Ireland

Irish scientist instrumental in Covid-19 vaccine trial

Trial tests BCG vaccine’s potential to protect adults against the coronavirus

An immunologist originally from Wexford, Prof David Lynn is the director of systems biology at the South Australian Health & Medical Research Institute (SAHMRI) in Adelaide.

An immunologist originally from Wexford, Prof David Lynn is the director of systems biology at the South Australian Health & Medical Research Institute (SAHMRI) in Adelaide.

An Irish scientist is playing a lead role in one of the largest vaccine trials underway against Covid-19.

An immunologist originally from Wexford, Prof David Lynn is the director of systems biology at the South Australian Health & Medical Research Institute (SAHMRI) in Adelaide. Prof Lynn’s work is focused on the BCG jab and whether it can protect adults against the coronavirus. Ordinarily BCG is given to infants to prevent tuberculosis.

He works alongside his wife and fellow scientist Dr Miriam Lynn from Dublin, also an immunologist.

The clinical trial will involve 10,000 healthcare workers in Australia, the Netherlands and Spain.

The trial is expanding to Europe due to the success Australia has had in controlling the Covid-19 pandemic. South Australia has had just one case in the last 20 days, said Prof Lynn.

The trial will first test whether BCG vaccination leads to fewer cases of Covid-19. Second, even if there is no difference in infection rates, it will test whether those who got the BCG jab suffered less severe disease.

Samples

Samples from volunteers will be used to look for antibodies to Covid-19 and investigate how the immune system responds after a BCG jab. It is suspected that the vaccine will prep defensive genes in innate immune cells, which are the first responders to germs. BCG seems to prime these frontline cells to respond better and faster.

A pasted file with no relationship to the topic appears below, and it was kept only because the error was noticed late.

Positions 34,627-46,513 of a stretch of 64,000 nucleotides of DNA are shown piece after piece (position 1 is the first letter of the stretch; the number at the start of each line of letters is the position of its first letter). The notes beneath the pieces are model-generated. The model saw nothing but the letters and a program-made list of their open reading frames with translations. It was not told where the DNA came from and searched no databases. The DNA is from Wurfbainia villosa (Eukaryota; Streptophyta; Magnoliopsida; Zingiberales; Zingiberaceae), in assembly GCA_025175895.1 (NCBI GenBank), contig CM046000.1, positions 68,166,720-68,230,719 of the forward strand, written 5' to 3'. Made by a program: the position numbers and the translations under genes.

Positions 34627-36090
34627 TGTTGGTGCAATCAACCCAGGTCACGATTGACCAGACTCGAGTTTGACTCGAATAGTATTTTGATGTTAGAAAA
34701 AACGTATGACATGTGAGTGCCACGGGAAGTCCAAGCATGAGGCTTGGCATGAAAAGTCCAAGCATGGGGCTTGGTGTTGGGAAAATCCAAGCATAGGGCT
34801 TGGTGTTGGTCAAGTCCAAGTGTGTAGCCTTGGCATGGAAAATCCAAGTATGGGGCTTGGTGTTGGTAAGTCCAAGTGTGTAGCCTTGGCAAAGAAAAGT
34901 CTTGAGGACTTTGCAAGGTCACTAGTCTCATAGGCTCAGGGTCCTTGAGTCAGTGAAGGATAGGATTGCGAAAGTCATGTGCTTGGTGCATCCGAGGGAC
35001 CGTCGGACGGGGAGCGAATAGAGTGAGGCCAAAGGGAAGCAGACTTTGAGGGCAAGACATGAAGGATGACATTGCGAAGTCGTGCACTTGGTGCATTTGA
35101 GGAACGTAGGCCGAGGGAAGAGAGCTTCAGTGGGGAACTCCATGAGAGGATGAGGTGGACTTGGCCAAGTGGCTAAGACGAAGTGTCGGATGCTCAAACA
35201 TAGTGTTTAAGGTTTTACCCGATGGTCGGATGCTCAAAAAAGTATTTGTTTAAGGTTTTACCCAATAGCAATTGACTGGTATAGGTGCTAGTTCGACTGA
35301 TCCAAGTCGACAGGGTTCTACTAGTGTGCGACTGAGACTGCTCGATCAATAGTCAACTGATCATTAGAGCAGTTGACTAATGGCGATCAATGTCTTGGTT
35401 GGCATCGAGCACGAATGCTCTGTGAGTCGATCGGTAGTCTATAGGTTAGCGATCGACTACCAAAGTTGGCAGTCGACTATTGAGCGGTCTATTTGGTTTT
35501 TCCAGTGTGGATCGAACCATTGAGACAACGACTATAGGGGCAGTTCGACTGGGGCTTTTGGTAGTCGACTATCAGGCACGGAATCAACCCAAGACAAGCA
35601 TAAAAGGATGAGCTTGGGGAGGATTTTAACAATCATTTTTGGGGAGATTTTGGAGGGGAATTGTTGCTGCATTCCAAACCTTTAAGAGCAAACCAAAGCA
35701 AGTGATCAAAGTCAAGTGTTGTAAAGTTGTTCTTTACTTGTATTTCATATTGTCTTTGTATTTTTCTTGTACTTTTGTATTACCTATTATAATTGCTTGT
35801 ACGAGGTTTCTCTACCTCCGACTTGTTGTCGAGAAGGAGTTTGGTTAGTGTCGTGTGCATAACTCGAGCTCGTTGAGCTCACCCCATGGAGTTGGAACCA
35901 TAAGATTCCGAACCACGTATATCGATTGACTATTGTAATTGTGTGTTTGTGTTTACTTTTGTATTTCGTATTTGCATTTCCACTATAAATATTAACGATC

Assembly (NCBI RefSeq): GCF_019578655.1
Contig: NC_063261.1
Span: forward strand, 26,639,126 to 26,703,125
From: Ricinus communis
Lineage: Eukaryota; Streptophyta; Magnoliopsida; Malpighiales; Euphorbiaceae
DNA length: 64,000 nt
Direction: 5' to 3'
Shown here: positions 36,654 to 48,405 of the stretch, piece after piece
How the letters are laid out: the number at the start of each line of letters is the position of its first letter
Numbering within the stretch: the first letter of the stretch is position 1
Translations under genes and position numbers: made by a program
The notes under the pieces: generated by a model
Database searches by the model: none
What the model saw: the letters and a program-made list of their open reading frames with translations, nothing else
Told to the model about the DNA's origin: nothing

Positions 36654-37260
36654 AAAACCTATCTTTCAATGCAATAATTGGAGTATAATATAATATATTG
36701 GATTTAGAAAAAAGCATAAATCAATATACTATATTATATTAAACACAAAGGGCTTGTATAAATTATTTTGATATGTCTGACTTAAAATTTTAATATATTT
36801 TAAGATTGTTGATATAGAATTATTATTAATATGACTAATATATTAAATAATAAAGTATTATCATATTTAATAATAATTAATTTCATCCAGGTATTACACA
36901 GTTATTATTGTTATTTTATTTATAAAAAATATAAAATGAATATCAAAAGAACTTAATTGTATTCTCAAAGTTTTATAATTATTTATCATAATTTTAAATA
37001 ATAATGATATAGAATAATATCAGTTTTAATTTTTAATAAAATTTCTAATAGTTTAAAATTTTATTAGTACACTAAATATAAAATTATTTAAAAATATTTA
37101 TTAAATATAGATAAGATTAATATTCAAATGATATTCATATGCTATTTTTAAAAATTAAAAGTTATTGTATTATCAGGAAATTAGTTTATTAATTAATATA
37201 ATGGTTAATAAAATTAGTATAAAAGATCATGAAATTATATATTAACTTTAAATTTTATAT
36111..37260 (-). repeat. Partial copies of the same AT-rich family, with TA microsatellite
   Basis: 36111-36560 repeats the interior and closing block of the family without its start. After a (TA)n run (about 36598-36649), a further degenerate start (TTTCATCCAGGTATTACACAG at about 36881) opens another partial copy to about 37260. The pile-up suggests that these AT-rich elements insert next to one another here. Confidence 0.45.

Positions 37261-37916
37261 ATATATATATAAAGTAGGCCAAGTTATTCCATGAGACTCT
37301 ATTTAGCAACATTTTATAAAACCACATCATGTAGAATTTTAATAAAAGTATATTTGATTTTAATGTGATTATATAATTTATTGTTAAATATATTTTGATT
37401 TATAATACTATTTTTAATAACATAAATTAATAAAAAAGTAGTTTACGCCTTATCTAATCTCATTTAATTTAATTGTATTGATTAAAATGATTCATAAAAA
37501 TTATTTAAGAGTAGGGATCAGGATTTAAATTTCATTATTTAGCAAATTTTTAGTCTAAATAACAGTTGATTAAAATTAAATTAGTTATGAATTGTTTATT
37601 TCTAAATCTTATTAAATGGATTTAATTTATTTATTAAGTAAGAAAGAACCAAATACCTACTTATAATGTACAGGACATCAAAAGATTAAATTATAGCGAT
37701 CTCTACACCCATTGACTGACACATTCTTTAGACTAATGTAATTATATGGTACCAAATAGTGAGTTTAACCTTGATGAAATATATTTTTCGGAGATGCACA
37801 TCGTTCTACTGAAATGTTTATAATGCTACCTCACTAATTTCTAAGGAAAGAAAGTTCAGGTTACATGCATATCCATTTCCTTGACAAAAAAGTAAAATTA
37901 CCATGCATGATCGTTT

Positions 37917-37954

Prof Lynn pointed to studies in Africa showing that BCG in infants reduced death by up to 50 per cent up to the age of five. This was, he says, was not explainable by a reduction in tuberculosis. “There is quite strong evidence now that the BCG vaccine can have beneficial non-specific effects,” says Prof Lynn.

Studies in developed countries also indicate that BCG cuts down on serious respiratory illness, sepsis and hospital visits in children, says Prof Lynn. “We have known about its ability to modulate the immune system for quite some time.”

Health policy experts warn that countries must wait for clinical trials to prove or disprove whether BCG can reduce its symptoms before considering its use. “[BCG] is viewed as a potential interim solution, while a specific vaccine is in development,” said Prof Lynn. Most experts believe a vaccine will not be widely available for another 12 to 18 months.

If shown to work, BCG could be worth stockpiling for future emergencies. “It could be kept in the toolbox as a non-specific solution to respond rapidly to future pandemics,” said Prof Lynn.

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